After nine months, my daughter and I were informed recently that the charges and fees against us (totaling almost $1,000) for sidewalk chalking at the Great River Landing in Onalaska were dismissed.
Thank you to Joe Veenstra, our attorney, for defending us pro bono through pretrial, trial and post-trial briefings.
The washable chalk messages we wrote on Easter Sunday in 2017 were intended to be welcoming to people of color, but they were also meant to be encouraging for our local, largely white population, to embrace being more intentional about addressing inequities in our society.
We live in a time and place where people who don’t want to acknowledge harmful systems of racism can avoid the issues by expressing anecdotes like, “I sit next to black parents during my son’s basketball games and we get along great,” “I fought in the war with black people, there’s no problem,” or “I don’t even see color, we should all just be nice to each other.”
The problem is that these narratives don’t acknowledge policies and systems that have a significant detrimental effect on people of color in our own community.
This past year my family and I, along with our friends in the Showing Up for Racial Justice local chapter, (La Crosse Area SURJ), have found ways to show up with people of color to make positive changes in our community. This showing up has taken many forms.
One, in collaboration with Kids First, Equity Now, was fundraising and distributing more than 120 books to La Crosse public schools and their students. This collaboration developed a more inclusive and historically accurate curriculum. We have also recently started an endowment through Western Technical Foundation in conjunction with Project Proven. Funds generated by the SURJ Endowment will go toward educational costs, employment preparation costs such as developing a resume, and other costs that present barriers to successful re-entry for incarcerated people of color in our community.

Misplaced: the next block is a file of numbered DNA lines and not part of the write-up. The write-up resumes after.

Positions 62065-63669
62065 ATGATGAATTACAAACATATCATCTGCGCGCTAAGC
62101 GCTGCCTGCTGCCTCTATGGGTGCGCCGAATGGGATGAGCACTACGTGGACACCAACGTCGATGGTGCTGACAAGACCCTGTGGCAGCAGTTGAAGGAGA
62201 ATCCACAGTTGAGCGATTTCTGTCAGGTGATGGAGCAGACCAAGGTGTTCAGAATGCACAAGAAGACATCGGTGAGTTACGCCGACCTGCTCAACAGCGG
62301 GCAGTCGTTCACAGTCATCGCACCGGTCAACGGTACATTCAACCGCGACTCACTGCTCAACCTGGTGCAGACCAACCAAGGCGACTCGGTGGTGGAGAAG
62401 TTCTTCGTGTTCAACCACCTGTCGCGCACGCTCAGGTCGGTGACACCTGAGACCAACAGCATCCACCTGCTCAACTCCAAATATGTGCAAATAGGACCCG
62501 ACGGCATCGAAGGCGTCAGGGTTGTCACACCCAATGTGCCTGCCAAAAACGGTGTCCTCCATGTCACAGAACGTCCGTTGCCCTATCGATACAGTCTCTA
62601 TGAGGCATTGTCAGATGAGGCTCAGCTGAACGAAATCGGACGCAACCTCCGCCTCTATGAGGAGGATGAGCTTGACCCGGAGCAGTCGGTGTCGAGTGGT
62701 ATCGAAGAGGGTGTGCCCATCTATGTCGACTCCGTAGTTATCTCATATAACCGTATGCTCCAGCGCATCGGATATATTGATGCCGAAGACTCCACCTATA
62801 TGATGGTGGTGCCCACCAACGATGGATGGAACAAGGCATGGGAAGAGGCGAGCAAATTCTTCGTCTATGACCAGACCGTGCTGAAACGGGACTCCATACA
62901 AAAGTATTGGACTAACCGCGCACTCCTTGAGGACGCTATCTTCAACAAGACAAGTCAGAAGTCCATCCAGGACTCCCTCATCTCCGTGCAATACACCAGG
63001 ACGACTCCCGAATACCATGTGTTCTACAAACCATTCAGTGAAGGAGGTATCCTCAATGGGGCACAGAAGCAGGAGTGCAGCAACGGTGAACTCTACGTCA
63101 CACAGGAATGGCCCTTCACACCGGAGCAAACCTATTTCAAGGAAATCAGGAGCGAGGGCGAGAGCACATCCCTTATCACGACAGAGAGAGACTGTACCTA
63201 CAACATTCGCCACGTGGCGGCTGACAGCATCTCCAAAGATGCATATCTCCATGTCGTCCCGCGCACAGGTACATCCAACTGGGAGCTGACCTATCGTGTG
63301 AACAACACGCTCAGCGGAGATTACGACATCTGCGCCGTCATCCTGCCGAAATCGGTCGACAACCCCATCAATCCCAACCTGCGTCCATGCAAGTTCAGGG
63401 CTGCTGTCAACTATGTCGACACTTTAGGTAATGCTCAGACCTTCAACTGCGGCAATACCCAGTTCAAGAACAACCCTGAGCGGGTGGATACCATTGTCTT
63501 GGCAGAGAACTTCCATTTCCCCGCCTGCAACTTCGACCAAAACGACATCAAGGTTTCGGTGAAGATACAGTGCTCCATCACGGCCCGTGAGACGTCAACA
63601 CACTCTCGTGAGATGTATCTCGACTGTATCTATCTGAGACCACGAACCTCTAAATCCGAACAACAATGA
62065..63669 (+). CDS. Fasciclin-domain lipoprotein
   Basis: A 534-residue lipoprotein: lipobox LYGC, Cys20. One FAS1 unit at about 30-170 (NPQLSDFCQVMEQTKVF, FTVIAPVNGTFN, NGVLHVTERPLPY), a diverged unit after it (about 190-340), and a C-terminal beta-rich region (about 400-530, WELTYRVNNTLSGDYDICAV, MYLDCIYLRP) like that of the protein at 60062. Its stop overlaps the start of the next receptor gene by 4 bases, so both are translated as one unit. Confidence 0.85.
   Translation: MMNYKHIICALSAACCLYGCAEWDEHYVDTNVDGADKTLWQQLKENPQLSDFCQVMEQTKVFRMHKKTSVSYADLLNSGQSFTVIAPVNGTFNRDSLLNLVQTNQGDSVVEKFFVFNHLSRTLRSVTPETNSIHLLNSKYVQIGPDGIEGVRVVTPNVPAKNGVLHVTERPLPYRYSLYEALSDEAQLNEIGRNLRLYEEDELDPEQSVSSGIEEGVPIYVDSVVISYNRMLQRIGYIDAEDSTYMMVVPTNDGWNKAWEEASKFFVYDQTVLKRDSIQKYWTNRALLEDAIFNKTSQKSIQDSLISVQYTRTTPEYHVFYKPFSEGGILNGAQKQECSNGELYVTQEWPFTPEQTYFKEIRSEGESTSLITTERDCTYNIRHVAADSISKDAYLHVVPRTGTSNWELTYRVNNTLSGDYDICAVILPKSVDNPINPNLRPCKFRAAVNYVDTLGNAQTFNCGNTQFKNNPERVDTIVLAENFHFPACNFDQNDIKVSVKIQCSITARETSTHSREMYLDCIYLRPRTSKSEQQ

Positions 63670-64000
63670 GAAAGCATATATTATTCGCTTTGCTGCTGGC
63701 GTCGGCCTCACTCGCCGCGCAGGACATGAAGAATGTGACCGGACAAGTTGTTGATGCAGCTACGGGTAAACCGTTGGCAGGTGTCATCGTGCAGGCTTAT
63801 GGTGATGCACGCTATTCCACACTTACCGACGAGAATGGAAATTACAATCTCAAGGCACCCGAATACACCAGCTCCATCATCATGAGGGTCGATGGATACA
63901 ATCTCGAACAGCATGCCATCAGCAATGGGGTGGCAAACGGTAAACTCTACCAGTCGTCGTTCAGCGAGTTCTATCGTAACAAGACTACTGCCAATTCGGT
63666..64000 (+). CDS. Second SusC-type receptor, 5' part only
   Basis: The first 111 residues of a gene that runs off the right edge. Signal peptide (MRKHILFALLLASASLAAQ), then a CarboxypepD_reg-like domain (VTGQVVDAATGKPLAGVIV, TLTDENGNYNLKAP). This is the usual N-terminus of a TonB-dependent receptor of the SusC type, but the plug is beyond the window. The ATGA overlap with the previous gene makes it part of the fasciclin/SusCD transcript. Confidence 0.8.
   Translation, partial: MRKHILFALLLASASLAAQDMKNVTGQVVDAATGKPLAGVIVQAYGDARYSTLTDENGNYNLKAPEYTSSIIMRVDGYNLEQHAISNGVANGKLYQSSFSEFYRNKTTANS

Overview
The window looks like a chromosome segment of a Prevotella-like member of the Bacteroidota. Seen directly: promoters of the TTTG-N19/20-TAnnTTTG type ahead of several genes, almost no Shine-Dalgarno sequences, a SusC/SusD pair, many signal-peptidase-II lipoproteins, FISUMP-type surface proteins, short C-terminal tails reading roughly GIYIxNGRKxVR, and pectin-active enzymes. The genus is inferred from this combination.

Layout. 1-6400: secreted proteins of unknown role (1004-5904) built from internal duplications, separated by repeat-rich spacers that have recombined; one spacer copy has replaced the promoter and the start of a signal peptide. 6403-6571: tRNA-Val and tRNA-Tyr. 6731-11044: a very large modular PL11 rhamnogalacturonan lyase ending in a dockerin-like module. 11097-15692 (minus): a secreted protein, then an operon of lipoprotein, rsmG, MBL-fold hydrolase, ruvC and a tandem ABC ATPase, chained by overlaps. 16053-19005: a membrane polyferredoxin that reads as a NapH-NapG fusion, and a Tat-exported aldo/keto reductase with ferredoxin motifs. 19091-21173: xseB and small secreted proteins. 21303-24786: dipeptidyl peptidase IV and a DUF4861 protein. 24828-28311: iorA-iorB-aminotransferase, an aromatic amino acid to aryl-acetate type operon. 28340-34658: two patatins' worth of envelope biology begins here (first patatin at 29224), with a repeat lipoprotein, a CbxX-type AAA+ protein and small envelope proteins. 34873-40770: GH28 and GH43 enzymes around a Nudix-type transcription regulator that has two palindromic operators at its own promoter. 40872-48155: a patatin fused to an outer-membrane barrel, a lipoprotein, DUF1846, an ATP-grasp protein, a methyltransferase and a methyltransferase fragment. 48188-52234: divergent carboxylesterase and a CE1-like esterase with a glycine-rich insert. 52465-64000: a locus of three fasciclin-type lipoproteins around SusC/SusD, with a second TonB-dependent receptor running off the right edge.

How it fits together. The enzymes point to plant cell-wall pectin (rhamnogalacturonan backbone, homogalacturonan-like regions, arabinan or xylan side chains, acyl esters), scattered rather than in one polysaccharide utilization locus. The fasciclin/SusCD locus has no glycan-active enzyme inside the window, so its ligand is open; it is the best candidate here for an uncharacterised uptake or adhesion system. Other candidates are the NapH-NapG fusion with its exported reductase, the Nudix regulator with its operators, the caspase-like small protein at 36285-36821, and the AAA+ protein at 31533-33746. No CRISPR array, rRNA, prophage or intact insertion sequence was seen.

Since December 2017, our grassroots fundraising efforts for this endowment have raised more $4,000 toward our goal of raising $12,000 by the end of 2018.
As a frequent participant in learning sessions at the Three Rivers Ho-Chunk House in La Crosse, I’ve heard firsthand how old stereotypes continue to fuel intergenerational trauma. Indigenous people are active members of our community and deserve modern representations of their culture.
Attending community meetings has helped me gain a greater understanding of the many ways our neighbors of color are made to feel marginalized. This is a learning process that takes an investment of time and a great deal of listening in order to build relationships of trust.
The La Crosse Human Rights Commission meets monthly and works actively to address issues of inequity that occur locally. These meetings are open to the public and are held at 5:15 p.m. the third Wednesday of each month at City Hall.
Our sidewalk chalk messages came from a deep longing for justice for all people. This will not become a reality until more people are committed to learning, understanding and confronting the systems that keep people of color from being treated as equals.
As Civil Rights leader Martin Luther King Jr. said: “Power at its best is love implementing the demands of justice. Justice at its best is love correcting everything that stands against love.”
Our chalk messages were not intended to be graffiti, but rather, small messages of hope to those who face challenges in our community.